Is Participation in Certain Sports Associated With Knee Osteoarthritis? A Systematic Review

J Athl Train. 2017 Jun 2;52(6):497-506. doi: 10.4085/1062-6050-50.2.08. Epub 2015 Jan 9.


Objective: Information regarding the relative risks of developing knee osteoarthritis (OA) as a result of sport participation is critical for shaping public health messages and for informing knee-OA prevention strategies. The purpose of this systematic review was to investigate the association between participation in specific sports and knee OA.

Data sources: We completed a systematic literature search in September 2012 using 6 bibliographic databases (PubMed; Ovid MEDLINE; Journals@Ovid; American College of Physicians Journal Club; Cochrane Central Register of Controlled Trials, Cochrane Database of Systematic Review, Database of Abstracts of Reviews of Effects; and Ovid HealthStar), manual searches (4 journals), and reference lists (56 articles).

Study selection: Studies were included if they met the following 4 criteria: (1) an aim was to investigate an association between sport participation and knee OA; (2) the outcome measure was radiographic knee OA, clinical knee OA, total knee replacement, self-reported diagnosis of knee OA, or placement on a waiting list for a total knee replacement; (3) the study design was case control or cohort; and (4) the study was written in English. Articles were excluded if the study population had an underlying condition other than knee OA.

Data extraction: One investigator extracted data (eg, group descriptions, knee OA prevalence, source of nonexposed controls).

Data synthesis: The overall knee-OA prevalence in sport participants (n = 3759) was 7.7%, compared with 7.3% among nonexposed controls (referent group n = 4730, odds ratio [OR] = 1.1). Specific sports with a significantly higher prevalence of knee OA were soccer (OR = 3.5), elite-level long-distance running (OR = 3.3), competitive weight lifting (OR = 6.9), and wrestling (OR = 3.8). Elite-sport (soccer or orienteering) and nonelite-sport (soccer or American football) participants without a history of knee injury had a greater prevalence of knee OA than nonexposed participants.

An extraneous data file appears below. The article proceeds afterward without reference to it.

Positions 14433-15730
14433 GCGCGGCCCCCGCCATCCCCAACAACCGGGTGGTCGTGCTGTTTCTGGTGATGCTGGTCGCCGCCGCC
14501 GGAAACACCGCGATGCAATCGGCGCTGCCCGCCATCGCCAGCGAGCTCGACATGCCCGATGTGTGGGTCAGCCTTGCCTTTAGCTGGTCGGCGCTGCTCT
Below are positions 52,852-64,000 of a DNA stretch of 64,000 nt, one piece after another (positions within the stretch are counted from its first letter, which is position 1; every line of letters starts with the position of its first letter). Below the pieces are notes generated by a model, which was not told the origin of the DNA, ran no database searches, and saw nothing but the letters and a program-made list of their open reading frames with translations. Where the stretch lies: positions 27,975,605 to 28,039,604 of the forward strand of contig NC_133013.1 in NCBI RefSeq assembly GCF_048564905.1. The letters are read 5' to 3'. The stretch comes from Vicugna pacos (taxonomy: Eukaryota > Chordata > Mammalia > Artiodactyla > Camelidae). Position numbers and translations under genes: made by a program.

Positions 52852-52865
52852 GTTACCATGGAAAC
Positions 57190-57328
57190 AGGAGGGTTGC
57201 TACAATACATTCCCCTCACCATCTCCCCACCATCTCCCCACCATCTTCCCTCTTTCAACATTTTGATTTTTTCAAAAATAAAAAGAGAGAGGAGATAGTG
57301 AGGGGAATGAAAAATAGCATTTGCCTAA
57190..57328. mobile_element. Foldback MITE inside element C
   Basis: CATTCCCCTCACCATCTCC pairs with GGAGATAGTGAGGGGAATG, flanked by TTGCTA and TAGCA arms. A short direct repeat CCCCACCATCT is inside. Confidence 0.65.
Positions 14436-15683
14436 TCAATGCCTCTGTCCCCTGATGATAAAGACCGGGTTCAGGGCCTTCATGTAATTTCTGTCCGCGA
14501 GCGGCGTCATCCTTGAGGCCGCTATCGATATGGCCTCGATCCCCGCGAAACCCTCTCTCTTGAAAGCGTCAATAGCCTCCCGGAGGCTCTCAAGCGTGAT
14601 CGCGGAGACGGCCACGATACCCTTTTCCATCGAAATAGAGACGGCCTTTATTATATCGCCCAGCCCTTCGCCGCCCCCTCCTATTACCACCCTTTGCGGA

Conclusions: Participants in soccer (elite and nonelite), elite-level long-distance running, competitive weight lifting, and wrestling had an increased prevalence of knee OA and should be targeted for risk-reduction strategies.

Keywords: athletic injuries; epidemiology; injury; injury prevention.

Publication types

  • Review
  • Systematic Review

MeSH terms

  • Athletic Injuries / complications
  • Athletic Injuries / epidemiology*
  • Comorbidity
  • Football / injuries
  • Humans
  • Osteoarthritis, Knee / epidemiology*
  • Osteoarthritis, Knee / etiology
  • Prevalence
  • Risk Factors
  • Running / injuries
  • Soccer / injuries
  • Weight Lifting / injuries
  • Wrestling / injuries